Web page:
Instrumentation, installed during excavation of a shaft in granite, monitored displacements, stress changes and temperatures in the rock mass, and piezometric pressures in vertical fractures. As well, the permeability of the fractures was measured after each excavation round. The experiment demonstrated that the permeability of fractures beside the shaft decreased twofold as the shaft was excavated past the fractures. Three-dimensional finite-element modeling simulated the stress changes and displacements reasonably well, but predicted the opposite trend for permeability change. It was concluded that: a) mechanisms occurred in the fractures which are not properly understood at present, b) future experiments of this type should measure fracture displacements at the same location as the piezometric pressures and permeabilities are measured, and c) a circular shaft is preferred to a rectangular shaft for this type of experiment.
Atomic Energy of Canada Limited (AECL) is responsible for developing and demonstrating a methodology for the safe, permanent disposal of Canada's nuclear fuel wastes. Research efforts are being concentrated on geological disposal deep in stable rock formations of the Canadian Shield. As part of this research program, AECL is constructing an Underground Research Laboratory (URL) near Lac du Bonnet, Manitoba. The URL provides researchers with access to a previously undisturbed granitic rock mass to conduct a wide variety of in situ geotechnical experiments (Simmons 1986). Prior to starting construction, three years were spent characterizing the geology, hydrogeology, in situ stresses and intact rock properties at the site. Between 1984 May and 1985 March, a rectangular access shaft, 2.8 m by 4.9 m, was sunk to 255 m depth, and shaft stations were excavated at 130 m and 240 m depth. (Figure 1). Excavation was done by conventional drill and blast methods; 1.8 m bench rounds were used in the shaft. Shaft sinking was halted at depths of 15 m, 62 m, 185 m and 218 m to conduct detailed measurements of the near field hydraulic and mechanical rock-mass response to shaft excavation. Figure 1 shows the locations of the instrument arrays in the shaft and Figure 2 the layout of instrumentation at the arrays.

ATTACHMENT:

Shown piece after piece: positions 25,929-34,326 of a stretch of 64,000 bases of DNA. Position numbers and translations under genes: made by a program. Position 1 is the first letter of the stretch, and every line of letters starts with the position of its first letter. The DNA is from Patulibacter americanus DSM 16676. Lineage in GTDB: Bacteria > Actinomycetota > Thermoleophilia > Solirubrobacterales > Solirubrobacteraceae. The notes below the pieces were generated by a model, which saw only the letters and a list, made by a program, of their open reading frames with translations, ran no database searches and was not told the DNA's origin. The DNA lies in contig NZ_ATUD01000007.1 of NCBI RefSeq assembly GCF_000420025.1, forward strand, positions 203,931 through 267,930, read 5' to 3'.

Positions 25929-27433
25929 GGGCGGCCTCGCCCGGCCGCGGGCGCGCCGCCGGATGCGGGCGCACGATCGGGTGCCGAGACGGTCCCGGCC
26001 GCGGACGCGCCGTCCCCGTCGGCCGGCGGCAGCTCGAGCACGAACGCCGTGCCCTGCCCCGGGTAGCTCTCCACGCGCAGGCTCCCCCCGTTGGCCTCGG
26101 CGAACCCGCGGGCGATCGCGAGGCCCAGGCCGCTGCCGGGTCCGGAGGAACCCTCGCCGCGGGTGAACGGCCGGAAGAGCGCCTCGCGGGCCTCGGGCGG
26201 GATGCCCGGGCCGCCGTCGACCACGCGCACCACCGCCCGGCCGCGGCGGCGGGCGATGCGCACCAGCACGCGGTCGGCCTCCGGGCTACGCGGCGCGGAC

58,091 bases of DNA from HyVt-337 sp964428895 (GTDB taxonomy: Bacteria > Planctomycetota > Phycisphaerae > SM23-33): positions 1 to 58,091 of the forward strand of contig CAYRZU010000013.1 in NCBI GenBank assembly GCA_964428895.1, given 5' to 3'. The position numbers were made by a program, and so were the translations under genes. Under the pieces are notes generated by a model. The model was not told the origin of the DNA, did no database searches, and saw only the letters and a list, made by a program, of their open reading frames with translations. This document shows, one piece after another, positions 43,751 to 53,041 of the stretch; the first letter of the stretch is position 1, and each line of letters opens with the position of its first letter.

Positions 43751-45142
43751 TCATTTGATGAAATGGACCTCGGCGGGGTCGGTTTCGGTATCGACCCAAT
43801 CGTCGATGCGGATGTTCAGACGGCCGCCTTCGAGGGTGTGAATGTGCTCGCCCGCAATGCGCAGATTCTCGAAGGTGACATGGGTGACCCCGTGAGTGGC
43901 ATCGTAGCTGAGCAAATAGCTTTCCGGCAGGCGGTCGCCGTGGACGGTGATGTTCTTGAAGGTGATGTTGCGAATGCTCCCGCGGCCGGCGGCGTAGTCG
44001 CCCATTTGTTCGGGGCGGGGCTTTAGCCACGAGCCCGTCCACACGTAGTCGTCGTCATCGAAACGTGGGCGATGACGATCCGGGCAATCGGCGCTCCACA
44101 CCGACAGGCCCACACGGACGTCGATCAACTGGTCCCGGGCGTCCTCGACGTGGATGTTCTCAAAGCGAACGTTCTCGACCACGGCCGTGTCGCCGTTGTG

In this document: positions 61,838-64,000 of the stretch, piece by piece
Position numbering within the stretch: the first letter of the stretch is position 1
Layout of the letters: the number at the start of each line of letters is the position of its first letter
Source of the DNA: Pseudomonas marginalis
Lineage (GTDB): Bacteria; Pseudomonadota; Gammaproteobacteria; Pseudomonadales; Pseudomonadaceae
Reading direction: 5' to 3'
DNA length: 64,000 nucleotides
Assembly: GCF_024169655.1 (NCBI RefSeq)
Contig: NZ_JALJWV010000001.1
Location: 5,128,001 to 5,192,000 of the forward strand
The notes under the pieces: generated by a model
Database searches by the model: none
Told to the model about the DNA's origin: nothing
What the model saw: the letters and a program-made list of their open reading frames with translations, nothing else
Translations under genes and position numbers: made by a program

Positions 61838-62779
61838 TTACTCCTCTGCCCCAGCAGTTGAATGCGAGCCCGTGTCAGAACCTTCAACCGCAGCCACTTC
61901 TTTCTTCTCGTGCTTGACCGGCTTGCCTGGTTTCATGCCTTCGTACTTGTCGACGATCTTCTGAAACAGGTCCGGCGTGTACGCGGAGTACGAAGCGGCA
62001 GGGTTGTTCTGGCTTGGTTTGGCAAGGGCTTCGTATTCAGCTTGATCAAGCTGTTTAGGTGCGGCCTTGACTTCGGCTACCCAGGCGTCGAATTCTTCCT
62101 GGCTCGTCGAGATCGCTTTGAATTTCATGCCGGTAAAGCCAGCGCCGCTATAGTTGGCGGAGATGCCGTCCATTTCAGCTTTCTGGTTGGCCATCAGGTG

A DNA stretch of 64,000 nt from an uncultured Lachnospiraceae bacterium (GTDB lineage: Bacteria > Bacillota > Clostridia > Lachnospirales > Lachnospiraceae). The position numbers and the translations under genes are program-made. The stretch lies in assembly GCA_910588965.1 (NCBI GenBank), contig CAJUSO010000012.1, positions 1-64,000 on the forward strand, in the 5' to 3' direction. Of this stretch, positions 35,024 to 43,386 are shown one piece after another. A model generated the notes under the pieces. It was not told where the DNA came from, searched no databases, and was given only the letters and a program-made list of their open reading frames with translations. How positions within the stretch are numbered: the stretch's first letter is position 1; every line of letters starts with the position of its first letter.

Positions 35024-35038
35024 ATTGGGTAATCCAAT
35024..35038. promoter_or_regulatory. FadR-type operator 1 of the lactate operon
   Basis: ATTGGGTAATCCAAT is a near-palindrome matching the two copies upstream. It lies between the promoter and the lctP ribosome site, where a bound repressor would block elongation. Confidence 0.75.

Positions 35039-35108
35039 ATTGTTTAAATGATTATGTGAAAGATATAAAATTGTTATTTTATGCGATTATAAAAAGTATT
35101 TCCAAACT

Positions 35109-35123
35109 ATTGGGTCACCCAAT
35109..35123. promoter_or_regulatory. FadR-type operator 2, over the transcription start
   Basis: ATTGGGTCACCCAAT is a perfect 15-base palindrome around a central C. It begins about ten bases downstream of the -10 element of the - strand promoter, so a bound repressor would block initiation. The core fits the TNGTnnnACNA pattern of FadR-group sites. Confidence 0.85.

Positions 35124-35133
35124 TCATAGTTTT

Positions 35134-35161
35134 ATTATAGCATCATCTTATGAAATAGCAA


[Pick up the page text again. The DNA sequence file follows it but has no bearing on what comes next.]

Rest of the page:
The URL shaft is located within the Lac du Bonnet granite batholith. Two thrust faults (referred to as fracture zones) are present between the surface and 300 m depth in the vicinity of the shaft (see Figure 1). These dip approximately 25 ° southeast. The top one (Fracture Zone #3 on Figure 1) is intersected by the shaft at 105 m depth and the second (Fracture Zone #2) lies 20 m below the shaft bottom. These fracture zones control the regional hydrogeology of the site (Davison 1984). Several splays of the Fracture Zone #2 occur in the region of the shaft and one of these intersects the shaft at 215 m depth (see Figure 1). Between the surface and the Fracture Zone #2 splay the rock is pink granite and contains a prominent vertical fracture set striking 030°; between the Fracture Zone #2 splay and the shaft bottom the rock is unfractured grey granite. The instrument arrays discussed in this paper are located in the pink granite.